Although I think the game is generally well balanced, this does highlight the possibility of a runaway leader. The game contains the catch-up mechanism of getting to draw back the number of trait cards lost due to a species going extinct, but while that generally does a good job of making sure someone isn’t completely taken out of the running by having new species preyed upon it’s still possible after a couple of rounds of culling that a player is so thoroughly handicapped they won’t be able to get back into contention. This happened to our third player in the aforementioned game, who ended with a paltry 55 points having come under attack every single turn by the 2nd place player whose carnivore was strong enough it could attack anything she tried to bring out. Since time is of the essence, waiting a couple of turns to get the perfect counter-combination of defense cards is normally out of the question, so the third player resigned herself to losing one population on a species per turn, and basically handing the 2nd player a free five or six points each time. Luckily for me he chose to spend so much time beefing up his carnivore that I ended up with a couple of extra species than him, each of which had a full compliment of three trait cards worth 4-5 victory points apiece. What’s more, my setup was so strong it really wouldn’t have mattered if the two of them tried to gang up on me to bring the game back into line…my synergies made it nearly impossible for them to attack me unless the perfect combination of traits came along. You’ll find this kind of battering can happen in most any game with direct player conflict, but just be aware what sort of a ride you might be in for if you don’t normally like other players’ actions to directly affect you. I’m also not normally a fan of catch-up mechanics, but I’m glad it’s included here since the result of not having anything is basically player elimination through potentially no fault of the player eliminated.
The game works with two players, but I found Evolution more enjoyable with at least three people given the additional trait combinations possible with three traits, rather than two. It makes the game much more interesting, and even though the player count is higher the game actually moves along at a much brisker pace.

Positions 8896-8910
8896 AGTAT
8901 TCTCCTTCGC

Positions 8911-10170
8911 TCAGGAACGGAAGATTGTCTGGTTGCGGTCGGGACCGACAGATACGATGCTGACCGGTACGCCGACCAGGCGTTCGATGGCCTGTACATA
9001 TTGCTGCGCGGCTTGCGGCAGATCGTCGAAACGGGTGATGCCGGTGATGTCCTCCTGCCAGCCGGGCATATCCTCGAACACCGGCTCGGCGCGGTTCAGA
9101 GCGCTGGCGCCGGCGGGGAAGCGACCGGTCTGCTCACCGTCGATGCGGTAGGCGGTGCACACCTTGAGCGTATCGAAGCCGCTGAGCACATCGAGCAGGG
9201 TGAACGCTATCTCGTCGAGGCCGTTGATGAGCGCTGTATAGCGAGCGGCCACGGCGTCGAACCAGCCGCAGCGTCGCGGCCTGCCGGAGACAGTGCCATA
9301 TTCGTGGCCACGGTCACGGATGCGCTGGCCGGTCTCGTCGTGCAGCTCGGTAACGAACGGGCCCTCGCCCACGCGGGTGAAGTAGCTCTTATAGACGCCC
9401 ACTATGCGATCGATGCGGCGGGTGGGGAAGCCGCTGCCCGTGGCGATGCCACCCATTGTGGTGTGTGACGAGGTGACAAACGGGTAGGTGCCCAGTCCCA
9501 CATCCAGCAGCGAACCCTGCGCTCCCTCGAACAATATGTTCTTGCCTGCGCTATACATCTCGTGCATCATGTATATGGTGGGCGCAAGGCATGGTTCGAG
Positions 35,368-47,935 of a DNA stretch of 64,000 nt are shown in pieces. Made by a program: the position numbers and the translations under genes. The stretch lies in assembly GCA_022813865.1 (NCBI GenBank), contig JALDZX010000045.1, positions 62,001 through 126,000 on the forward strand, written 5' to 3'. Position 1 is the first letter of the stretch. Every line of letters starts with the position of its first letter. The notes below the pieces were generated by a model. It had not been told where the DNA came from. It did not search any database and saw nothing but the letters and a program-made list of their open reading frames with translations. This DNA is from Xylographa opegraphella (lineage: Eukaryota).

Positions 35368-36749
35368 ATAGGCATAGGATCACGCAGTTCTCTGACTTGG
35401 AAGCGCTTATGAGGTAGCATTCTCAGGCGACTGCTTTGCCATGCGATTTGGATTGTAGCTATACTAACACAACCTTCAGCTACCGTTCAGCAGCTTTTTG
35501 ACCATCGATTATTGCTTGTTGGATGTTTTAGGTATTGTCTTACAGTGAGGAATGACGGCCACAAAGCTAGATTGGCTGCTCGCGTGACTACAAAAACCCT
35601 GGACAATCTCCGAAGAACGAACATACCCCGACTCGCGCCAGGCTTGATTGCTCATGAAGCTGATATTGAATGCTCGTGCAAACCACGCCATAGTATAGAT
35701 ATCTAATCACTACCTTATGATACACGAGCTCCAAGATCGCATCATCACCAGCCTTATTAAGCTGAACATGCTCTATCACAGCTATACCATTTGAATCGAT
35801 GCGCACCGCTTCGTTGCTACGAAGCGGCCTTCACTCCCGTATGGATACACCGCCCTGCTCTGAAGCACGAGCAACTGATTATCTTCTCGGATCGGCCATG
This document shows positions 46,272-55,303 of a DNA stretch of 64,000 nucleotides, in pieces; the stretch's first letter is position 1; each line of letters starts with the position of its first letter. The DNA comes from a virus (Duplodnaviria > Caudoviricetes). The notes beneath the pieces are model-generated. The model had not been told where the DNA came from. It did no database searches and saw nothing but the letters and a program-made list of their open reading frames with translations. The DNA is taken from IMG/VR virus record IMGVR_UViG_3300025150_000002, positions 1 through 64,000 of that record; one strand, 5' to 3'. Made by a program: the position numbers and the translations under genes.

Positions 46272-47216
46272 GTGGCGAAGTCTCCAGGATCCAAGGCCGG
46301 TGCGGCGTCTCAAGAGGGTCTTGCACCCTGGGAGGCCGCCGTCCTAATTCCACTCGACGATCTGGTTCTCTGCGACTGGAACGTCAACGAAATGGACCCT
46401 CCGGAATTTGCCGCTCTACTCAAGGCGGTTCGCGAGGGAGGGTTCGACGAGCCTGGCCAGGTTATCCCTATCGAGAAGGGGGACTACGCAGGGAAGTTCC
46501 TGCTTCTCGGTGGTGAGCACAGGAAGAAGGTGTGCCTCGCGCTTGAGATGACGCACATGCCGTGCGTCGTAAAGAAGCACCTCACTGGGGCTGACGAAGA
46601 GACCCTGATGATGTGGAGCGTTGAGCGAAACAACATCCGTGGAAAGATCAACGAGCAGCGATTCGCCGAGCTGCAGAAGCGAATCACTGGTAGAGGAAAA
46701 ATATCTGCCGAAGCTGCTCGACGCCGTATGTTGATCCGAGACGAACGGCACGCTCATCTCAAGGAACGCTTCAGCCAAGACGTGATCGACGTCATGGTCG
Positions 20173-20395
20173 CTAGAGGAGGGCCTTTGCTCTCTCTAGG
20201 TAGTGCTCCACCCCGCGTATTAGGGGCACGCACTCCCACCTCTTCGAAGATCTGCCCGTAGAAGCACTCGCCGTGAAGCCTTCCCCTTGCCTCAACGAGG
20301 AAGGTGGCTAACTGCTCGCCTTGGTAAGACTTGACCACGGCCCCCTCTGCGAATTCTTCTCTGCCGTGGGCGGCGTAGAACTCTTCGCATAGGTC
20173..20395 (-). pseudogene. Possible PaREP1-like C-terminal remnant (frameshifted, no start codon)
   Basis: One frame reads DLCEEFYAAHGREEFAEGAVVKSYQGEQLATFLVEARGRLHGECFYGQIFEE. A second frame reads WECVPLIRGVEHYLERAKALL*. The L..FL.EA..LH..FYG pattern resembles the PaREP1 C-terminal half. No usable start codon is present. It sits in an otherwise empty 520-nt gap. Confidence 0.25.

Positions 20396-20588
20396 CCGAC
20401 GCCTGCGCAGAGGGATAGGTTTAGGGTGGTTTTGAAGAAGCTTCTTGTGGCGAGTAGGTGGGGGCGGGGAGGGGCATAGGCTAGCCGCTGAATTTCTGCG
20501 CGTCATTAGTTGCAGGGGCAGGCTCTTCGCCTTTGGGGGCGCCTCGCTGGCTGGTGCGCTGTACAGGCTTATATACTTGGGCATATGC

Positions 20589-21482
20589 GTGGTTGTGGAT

Component-wise the food bags are great, and the player board and chits are of excellent cardboard quality and color vibrancy. The art in Evolution is extraordinarily striking, and I have no hesitation in saying it’s one of the prettiest games in my collection. The player boards are likewise of good quality, and the system for tracking population/body size with cubes placed into slots on the boards is efficient and easy. Space-wise the game ends up taking a fair amount of room, but having a horizontal version of the player board on one side, and a vertical version on the opposite side, gives players some flexibility in making use of available space. That said, a four player game will still be a little squished trying to fit on anything less than a 36″x 36″ table. Given the quality of the other components I was actually a bit disappointed in the cardstock for the trait cards; they don’t have a very good snap, and after only two plays I was already having to gently bend most of them straight again. All of the components fit well in the box, which has an insert with enough room for the Flight expansion which we’ll be reviewing soon.
COG Takeaway: Evolution’s mix of simple, straightforward rules with mechanics that emphasize creativity and experimentation result in a light, family game that’s still got some serviceable strategy involved. While it’s not a game I’ll eagerly suggest every game night or opine over having not played it in months, it’s still a fun experience and one I can see myself bringing out occasionally to enjoy. I also look forward to trying it with the Flight expansion which I think will help the staleness that accompanies the base game’s trait options after a few playthroughs. In the meantime, it will continue to exist as one of the most striking looking games on my shelf.